Tweaking recipes is a compulsion of mine. However, perfected favorites usually get a pass unless I am short of ingredients. This happened on a recent weekend when I woke up craving pancakes. Looked in the fridge, only two eggs! My original recipe calls for four.
Determined, I decided to substitute ground flax seed and water for the missing eggs — flax is a useful substitute to know about if you cannot eat eggs. What a revelation! I expected passable pancakes. I got marvelous, velvety pancakes, even better tasting than before.
A few years ago, I had trouble finding any version of cottage cheese pancakes on the web. But, recently, I saw a wheat flour version demonstrated on Nigella Feasts. Nigella Lawson calls her recipe cheesecakelets . (Wish I’d thought of that name first!). Her recipe is quite different from mine, but her sentiment and affection for it are mirrored by my family.
I hope these pancakes are a revelation and a new favorite for your family too!
Update: I have now attempted this recipe without any eggs at all and am happy to report that it works! You will want to make the batter slightly thinner and make certain to cook each side of the pancake well before turning. Hopefully this is good news for those of you who are allergic/sensitive to eggs in addition to gluten.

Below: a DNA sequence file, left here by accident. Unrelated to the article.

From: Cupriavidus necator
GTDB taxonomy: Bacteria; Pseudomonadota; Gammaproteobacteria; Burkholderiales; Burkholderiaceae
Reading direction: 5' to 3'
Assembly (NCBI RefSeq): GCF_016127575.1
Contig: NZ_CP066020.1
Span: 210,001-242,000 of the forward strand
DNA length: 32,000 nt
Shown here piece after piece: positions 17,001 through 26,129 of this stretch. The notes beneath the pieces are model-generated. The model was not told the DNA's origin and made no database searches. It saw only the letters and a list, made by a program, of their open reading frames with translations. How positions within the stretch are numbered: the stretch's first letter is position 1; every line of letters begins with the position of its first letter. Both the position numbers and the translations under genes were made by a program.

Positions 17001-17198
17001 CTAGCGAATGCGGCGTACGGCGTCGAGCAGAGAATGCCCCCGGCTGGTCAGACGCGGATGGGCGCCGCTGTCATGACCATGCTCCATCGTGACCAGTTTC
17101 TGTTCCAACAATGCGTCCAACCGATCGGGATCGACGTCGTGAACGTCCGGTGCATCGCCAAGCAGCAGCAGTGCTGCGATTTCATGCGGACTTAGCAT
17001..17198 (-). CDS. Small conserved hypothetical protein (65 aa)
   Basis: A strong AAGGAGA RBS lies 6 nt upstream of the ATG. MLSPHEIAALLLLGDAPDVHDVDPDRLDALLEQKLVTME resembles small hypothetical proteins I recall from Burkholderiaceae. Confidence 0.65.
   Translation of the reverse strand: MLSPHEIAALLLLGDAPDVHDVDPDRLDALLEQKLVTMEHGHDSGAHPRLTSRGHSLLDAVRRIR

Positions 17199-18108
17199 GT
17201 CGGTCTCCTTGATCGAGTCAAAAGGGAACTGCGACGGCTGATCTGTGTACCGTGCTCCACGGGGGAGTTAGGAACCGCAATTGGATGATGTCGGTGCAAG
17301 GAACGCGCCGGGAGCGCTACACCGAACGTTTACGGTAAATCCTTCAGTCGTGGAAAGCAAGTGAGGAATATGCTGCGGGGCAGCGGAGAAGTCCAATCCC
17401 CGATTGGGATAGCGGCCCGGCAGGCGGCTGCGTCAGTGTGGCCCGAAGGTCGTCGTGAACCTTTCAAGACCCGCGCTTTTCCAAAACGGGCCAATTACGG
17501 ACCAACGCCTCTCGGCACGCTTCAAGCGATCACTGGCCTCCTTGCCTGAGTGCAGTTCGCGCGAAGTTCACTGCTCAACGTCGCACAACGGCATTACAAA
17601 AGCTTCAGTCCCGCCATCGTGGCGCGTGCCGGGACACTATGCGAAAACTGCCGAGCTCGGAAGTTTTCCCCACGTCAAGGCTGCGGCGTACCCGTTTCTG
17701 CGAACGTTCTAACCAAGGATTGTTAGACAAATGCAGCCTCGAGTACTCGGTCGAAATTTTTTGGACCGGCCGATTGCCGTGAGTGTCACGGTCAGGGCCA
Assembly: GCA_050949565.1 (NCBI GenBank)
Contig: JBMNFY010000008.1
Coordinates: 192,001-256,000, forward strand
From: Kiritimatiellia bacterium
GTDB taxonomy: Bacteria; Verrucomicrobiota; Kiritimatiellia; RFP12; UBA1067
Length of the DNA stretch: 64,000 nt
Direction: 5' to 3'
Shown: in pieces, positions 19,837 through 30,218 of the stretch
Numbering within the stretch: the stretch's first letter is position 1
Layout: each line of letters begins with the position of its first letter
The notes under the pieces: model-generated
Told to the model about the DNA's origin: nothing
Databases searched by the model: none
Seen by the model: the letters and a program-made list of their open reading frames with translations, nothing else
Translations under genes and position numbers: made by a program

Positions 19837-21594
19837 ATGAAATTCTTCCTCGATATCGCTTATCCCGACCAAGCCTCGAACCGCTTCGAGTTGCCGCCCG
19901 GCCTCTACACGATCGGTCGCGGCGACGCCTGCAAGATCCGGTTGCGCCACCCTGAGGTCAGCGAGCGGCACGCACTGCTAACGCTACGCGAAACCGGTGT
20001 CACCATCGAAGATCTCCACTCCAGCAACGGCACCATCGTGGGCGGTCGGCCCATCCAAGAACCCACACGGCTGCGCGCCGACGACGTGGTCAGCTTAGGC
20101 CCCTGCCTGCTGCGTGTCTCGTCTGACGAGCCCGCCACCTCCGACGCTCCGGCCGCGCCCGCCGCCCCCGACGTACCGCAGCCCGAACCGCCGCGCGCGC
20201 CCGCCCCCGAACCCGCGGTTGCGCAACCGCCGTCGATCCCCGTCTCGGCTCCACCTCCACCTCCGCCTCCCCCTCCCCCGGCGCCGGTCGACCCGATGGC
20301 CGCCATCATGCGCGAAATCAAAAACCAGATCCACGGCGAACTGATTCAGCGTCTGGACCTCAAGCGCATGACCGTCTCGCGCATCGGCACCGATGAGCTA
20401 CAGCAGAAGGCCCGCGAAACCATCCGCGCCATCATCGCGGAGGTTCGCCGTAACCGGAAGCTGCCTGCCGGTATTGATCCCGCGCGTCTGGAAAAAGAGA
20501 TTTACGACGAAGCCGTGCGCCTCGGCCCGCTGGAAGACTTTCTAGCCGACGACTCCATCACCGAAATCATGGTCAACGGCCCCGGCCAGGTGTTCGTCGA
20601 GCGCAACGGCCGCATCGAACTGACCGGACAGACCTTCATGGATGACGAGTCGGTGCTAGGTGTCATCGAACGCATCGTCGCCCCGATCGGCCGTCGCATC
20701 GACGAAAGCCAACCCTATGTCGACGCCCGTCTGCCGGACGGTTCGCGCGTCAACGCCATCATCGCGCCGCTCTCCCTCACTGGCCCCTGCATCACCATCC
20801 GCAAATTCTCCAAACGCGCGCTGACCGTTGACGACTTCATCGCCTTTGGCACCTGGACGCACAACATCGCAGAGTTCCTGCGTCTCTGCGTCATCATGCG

Cottage Cheese Pancakes1 cup / 220 g low-fat cottage cheese
2 eggs (see update above to omit eggs) 3 Tbsp / 21 g ground flax seed 1/2 cup / 120 ml water
2 Tbsp / 21 g sugar
1/2 tsp salt
1 tsp vanilla
1 cup / 160 g / 5.6 oz gluten free oat flour (for other flour substitutes start with ½ cup) 1/4 cup/ 60 ml vegetable oil (optional)
1/2 cup / 120 ml milk or milk substitute (approximate – may be less or more)
vegetable oil or spray
Preheat griddle or skillet on medium heat for cooking pancakes. Brush or spray the surface with oil.
Add all ingredients to blender or food processor. Blend until smooth and creamy. (If too thick, add additional milk and blend.) You want the finished product to have the texture of cultured buttermilk or…house paint…definitely thinner than traditional pancake batter.
Pour batter into individual pancakes (smaller cakes 4 inches/10 cm across are easier to manage and turn). Allow to cook until bubbles form and break. Turn with a spatula and cook for an additional minute to complete cooking on the other side.